Elbistan Ulu Camii
Elbistan, Turkey
Great Mosque of Elbistan dates from the ruler of Ottoman Sultan Selim I (1512 - 1520), while there is general agreement that it was built in 1496 or 1498 under the Dulkadirs before their territory was incorporated into the Ottoman Empire in 1515. The mosque was re-built in Ottoman style in 1515 by Ali Bey, son of Sahsuvar Bey. The portal contains an inscription bearing the name Seljuk Sultan Giyaseddin Keyhusrev II (Ghiyath al-Din Kaykhusraw II) and the date of 1239 (637 A.H.), which was taken from another mosque commissioned by Emir Husameddin Çavli. It was restored numerous times.

The mosque consists of a square prayer hall, preceded by a three-bay portico to the north and a minaret at the northwest corner, all sitting on a rectangular base of twenty-nine by twenty-two meters. Entered from a tall pishtaq at the center of the northern façade, the three-bay portico is surmounted by cross vaults and closed on two sides. Based on structural difference between the upper structures of the prayer hall and the massive portico vaults, the portico is thought to be a later addition of the sixteenth or the seventeenth century. The portico is now glazed. Inside, the prayer hall has a symmetrical plan centered on a domes square space. Measuring in eight meters in diameter, the central dome sits on an octagonal drum raised on a square base carried on four piers. Four flying buttresses were used to reinforce the octagonal drum at a later restoration. Four shallow half-domes surround the central dome, while the corners of the prayer hall are covered by four smaller domes three meters in diameter. Two staircases on either side of the portal lead to the muezzin's platform (müezzin mahfili). There is another staircase embedded into the east wall of the prayer hall that leads to the sultan's lodge sultan mahfili); this staircase can be accessed from the street or the prayer hall. Constructed as a niche on the qibla wall with miniature columns on its sides, the mihrab is emphasized as a projection on the southern façade, with a half pyramidal roof. The prayer hall is dimly lit with two windows on the north and south façades, and one window each on the east and west façades. There are also eight windows on the octagonal drum.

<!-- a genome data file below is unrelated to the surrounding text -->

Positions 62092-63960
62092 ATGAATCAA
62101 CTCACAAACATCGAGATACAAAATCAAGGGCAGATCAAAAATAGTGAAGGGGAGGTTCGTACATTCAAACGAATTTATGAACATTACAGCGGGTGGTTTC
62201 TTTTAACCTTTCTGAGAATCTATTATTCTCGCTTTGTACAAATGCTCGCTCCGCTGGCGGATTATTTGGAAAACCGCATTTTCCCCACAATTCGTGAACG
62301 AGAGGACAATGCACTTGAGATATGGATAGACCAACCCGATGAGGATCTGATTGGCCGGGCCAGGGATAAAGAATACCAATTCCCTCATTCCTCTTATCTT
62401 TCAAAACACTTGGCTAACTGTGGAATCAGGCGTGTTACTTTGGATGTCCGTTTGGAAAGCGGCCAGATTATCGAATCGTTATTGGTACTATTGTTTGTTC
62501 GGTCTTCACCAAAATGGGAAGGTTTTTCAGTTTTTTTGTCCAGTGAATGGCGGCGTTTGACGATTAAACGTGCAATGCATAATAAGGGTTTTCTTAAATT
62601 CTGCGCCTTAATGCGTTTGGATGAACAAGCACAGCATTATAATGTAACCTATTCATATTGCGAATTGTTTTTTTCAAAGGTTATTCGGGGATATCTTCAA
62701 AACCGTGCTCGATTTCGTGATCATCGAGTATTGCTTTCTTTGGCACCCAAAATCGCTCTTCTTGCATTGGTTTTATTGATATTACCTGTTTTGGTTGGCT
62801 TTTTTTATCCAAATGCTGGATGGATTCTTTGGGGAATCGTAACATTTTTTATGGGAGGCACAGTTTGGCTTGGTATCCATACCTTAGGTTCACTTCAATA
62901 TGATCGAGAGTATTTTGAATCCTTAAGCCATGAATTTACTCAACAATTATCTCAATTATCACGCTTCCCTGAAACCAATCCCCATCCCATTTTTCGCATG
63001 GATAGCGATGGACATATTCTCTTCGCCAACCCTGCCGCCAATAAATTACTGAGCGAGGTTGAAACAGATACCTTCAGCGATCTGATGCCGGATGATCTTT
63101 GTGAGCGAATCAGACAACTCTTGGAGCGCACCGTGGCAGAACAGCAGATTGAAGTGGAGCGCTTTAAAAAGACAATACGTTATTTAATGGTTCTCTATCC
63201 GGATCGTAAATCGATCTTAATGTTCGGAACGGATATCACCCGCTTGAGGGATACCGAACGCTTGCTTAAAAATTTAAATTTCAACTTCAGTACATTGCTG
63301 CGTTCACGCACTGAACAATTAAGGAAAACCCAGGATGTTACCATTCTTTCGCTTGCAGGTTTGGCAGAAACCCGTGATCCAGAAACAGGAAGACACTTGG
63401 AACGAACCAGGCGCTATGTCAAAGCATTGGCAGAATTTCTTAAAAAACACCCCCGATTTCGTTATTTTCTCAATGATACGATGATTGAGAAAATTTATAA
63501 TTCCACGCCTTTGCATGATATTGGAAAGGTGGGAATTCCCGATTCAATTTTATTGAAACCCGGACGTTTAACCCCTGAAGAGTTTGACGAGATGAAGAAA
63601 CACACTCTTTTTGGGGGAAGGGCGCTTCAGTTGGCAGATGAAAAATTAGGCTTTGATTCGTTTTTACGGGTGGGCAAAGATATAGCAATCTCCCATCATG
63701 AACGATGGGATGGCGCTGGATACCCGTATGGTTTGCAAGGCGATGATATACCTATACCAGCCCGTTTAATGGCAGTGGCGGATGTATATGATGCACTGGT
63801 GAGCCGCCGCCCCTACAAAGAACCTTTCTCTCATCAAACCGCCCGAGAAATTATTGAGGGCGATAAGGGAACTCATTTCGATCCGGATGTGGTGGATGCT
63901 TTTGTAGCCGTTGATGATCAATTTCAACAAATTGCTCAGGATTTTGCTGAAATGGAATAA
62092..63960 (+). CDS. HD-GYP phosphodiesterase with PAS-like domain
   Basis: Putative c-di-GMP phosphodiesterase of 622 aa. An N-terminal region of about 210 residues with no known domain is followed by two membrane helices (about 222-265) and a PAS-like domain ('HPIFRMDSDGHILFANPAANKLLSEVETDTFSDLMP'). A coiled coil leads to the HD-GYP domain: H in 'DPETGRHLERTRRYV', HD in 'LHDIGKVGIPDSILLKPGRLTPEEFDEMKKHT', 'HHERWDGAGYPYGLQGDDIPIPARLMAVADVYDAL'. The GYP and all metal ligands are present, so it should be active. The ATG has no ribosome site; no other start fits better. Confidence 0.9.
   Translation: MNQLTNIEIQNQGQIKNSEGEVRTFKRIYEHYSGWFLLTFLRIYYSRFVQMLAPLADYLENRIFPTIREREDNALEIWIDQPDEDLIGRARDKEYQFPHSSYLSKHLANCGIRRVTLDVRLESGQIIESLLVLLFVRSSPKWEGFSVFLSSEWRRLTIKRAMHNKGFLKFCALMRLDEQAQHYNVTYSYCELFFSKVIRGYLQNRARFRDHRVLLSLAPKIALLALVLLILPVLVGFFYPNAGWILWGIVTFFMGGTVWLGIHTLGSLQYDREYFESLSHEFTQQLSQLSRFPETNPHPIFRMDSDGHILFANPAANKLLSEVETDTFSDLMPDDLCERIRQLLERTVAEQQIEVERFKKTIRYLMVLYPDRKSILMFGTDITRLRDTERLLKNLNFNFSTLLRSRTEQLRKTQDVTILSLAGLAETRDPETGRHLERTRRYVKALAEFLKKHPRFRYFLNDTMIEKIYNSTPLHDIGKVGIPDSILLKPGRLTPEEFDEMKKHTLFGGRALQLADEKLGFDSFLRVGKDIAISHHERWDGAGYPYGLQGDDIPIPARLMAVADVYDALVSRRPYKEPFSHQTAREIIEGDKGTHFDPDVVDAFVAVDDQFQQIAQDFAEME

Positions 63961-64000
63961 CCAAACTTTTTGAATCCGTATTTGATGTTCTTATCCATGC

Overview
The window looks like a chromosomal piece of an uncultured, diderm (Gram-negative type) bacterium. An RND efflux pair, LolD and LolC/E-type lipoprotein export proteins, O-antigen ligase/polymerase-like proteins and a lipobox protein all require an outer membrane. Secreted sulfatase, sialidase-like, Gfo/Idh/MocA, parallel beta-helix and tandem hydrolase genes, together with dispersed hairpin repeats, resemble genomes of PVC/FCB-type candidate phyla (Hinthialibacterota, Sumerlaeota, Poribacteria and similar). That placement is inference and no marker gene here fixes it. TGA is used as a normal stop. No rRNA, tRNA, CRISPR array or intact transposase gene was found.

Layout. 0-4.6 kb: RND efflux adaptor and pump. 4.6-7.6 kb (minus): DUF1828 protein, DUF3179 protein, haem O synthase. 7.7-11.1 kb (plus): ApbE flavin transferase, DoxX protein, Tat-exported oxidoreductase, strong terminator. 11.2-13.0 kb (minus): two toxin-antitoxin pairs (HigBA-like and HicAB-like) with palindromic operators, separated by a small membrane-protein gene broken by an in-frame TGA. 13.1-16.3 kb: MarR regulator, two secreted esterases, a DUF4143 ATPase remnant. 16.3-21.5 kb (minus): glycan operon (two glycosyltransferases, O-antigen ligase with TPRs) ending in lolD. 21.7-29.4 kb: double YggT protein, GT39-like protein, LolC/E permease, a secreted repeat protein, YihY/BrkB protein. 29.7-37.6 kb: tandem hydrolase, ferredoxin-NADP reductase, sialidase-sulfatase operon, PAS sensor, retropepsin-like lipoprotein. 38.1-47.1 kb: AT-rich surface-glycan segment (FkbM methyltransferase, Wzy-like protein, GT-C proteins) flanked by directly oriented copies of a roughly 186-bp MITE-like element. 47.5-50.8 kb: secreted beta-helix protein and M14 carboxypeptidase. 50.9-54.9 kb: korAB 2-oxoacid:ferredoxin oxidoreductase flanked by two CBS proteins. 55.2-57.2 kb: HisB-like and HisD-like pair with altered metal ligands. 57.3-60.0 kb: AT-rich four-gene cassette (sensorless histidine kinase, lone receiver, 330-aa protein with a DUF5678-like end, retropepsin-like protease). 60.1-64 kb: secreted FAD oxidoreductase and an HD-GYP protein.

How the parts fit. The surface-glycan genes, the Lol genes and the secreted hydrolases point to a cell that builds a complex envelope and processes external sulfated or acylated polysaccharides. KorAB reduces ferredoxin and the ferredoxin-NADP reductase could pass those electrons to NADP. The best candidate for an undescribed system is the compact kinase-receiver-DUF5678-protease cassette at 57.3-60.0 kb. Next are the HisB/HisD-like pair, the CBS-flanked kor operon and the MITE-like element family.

The decoration of the mosque is limited to muqarnas carvings on the Seljuk style portal, on the two mihrab niches of the portico and, on the minaret balcony. The mihrab is decorated with stone carvings and has a pediment with floral motifs.

The minaret, which sits on an octagonal base, is attached to the northwestern corner of the portico. It ends in a balcony slightly thicker than the cylindrical shaft. The mosque is thought to have had another minaret at the northeastern corner. The mosque is built of cut stone.

Sources:

Akurgal, Ekrem, and Léo Hilber. The Art and architecture of Turkey, 121. New York: Rizzoli, 1980.

Aslanapa, Oktay. Turkish art and architecture, 215. New York: Praeger Publishers, 1971.

Bayrak, M. Orhan. Türkiye Tarihi Yerler Kilavuzu, 479-480. Istanbul: Inkilap Kitabevi, 1994.

Goodwin, Godfrey. A history of Ottoman architecture, 176. London: Thames and Hudson, 1992.

Gündogdu, Hamza. Dulkadirli beyligi mimarisi, 23-27. Ankara: Kültür ve Turim Bakanligi Yayinlari, 1986.

Kuran, Aptullah. The mosque in early Ottoman architecture, 196. Chicago: University of Chicago Press, 1968.

Sinclair, T. A. Eastern Turkey: an architectural and archaeological survey, 84. London: Pindar Press, 1989.
Location
Günesli Mahallesi, Elbistan, Turkey
Events
1496/901-902 AH or 1498/903-904 AH; rebuilt 1515/920-921 AH
Style Periods
Variant Names
Elbistan Ulu Camii
Elbistan Ulu Cami
Variant
Ulu Camii
Variant
Great Mosque of Elbistan
Variant
Ulu Cami of Elbistan
Variant
Building Usages
mosque
religious